Study Shows Small Risk of Breast Cancer with Limited HRT
According to the results of a new study, a woman's risk of breast cancer is small with limited use of hormone replacement therapy (HRT). The research shows there is a safe period for combined estrogen and progesterone (E+P) hormone replacement therapy of two to three years after menopause. Breast cancer risk drops dramatically when HRT is discontinued.
The study comes from the Department of Epidemiology and Surveillance Research at the American Cancer Society, in Atlanta, Georgia; published January 20 in the journal Cancer. The authors say, "In combination, these findings suggest a window of 2 to 3 years for the risks of E+P [estrogen and progesterone] to become apparent after initial use and to attenuate following cessation."
The study results come from data extracted from the Cancer Prevention Study II Nutrition Cohort, which included 67,754 postmenopausal women.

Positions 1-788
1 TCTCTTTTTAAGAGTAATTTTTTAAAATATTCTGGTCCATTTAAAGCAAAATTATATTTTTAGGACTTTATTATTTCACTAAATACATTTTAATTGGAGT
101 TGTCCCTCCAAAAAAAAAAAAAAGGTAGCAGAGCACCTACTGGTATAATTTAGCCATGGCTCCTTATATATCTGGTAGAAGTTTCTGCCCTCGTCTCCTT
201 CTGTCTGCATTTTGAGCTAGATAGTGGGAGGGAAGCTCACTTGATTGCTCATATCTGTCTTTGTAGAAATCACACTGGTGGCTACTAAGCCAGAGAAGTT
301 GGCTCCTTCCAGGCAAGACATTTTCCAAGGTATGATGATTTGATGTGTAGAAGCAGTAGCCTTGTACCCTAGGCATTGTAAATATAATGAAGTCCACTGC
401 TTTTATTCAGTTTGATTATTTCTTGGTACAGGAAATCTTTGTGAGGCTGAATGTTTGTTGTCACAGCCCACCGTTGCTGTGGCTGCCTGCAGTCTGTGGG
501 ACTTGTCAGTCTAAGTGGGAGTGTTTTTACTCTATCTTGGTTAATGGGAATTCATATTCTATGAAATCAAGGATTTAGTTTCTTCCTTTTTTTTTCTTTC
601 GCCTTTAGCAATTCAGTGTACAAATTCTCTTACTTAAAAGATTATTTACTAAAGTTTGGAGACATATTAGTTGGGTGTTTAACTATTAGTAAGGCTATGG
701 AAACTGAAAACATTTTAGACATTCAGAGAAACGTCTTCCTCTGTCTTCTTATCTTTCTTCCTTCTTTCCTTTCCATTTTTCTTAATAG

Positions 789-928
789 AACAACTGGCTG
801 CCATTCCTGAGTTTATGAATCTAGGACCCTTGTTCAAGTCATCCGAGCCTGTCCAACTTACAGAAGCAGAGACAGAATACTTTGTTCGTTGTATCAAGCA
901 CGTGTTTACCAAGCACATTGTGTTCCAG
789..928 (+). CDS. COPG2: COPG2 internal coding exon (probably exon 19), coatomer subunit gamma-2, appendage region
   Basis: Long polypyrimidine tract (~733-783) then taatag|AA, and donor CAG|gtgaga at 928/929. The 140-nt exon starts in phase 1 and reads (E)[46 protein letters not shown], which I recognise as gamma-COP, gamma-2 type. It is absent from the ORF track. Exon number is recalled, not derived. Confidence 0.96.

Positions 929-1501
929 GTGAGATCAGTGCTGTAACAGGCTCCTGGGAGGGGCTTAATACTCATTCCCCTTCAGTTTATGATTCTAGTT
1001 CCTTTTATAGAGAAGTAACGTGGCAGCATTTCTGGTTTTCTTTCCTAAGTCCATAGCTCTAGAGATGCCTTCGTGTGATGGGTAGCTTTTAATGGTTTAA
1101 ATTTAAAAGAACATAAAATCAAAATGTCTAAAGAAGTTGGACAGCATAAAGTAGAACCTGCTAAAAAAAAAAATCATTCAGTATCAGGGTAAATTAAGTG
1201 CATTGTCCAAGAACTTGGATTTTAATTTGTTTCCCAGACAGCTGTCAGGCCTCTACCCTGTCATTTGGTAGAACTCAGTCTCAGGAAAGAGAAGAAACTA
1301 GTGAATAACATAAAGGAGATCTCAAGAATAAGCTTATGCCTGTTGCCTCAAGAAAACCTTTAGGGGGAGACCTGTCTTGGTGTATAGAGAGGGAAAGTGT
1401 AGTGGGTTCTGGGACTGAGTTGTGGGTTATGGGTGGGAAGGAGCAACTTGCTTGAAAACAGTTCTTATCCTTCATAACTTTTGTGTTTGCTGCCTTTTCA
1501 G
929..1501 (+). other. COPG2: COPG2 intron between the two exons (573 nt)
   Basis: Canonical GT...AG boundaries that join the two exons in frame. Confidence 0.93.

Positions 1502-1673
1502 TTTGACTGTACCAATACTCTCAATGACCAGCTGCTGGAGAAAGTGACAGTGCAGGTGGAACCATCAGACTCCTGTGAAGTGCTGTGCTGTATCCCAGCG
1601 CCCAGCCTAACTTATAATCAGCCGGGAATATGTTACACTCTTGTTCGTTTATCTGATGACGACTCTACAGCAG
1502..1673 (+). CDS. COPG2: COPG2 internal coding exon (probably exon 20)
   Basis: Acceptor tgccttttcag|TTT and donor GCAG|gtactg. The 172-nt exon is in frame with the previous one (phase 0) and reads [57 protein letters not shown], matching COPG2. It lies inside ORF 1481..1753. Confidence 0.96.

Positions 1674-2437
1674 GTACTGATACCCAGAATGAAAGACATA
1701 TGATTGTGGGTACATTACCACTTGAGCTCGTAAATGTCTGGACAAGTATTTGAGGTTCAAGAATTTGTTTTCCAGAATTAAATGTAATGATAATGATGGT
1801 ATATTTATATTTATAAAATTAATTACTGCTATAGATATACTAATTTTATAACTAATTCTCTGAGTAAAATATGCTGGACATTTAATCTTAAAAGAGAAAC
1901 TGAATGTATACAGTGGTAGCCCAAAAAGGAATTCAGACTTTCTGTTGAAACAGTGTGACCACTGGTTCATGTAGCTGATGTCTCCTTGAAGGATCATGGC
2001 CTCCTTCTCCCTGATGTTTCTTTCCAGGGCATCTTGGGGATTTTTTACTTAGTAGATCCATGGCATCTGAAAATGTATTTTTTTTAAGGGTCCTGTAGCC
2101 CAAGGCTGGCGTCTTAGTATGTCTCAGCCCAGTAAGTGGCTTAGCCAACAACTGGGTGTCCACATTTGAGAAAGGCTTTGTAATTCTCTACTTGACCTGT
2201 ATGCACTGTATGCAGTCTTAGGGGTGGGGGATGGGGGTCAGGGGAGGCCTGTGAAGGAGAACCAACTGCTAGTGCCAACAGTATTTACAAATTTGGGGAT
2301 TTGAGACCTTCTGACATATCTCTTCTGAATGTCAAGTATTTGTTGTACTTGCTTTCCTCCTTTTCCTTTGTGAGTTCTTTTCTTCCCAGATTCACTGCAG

The study still raises concerns about breast cancer and hormone replacement therapy. According to Rowan Chlebowski, MD, PhD, from the Los Angeles Biomedical Research Institute at Harbor-UCLA Medical Center, in California (not involved in the study) "Estrogen and progesterone increase the glandular tissue within the breast, and this makes it harder to interpret a mammogram. We can't define a safe interval for HRT." The comment is extracted from an interview with Medscape Oncology. Dr. Chlebowski authored the report on the Women's Health Initiative (WHI), published February 5 in the New England Journal of Medicine.
However, Dr. Chlebowski does say the initial risk of breast cancer for women who take hormone replacement on a limited basis is…"going to be small." HRT, taken for longer than five years does increase a woman's risk of breast cancer. Estrogen therapy alone does not have the same risks of breast cancer as combined estrogen progesterone therapy.
The authors write, "The findings from the current study suggest a window of 2 to 3 years for the risks of E + P [estrogen + progesterone) both to become apparent after initial use and to attenuate after cessation".
The results lead to recommendation than women use estrogen and progesterone hormone replacement therapy (HRT) no longer than three years after menopause, at the lowest possible dose.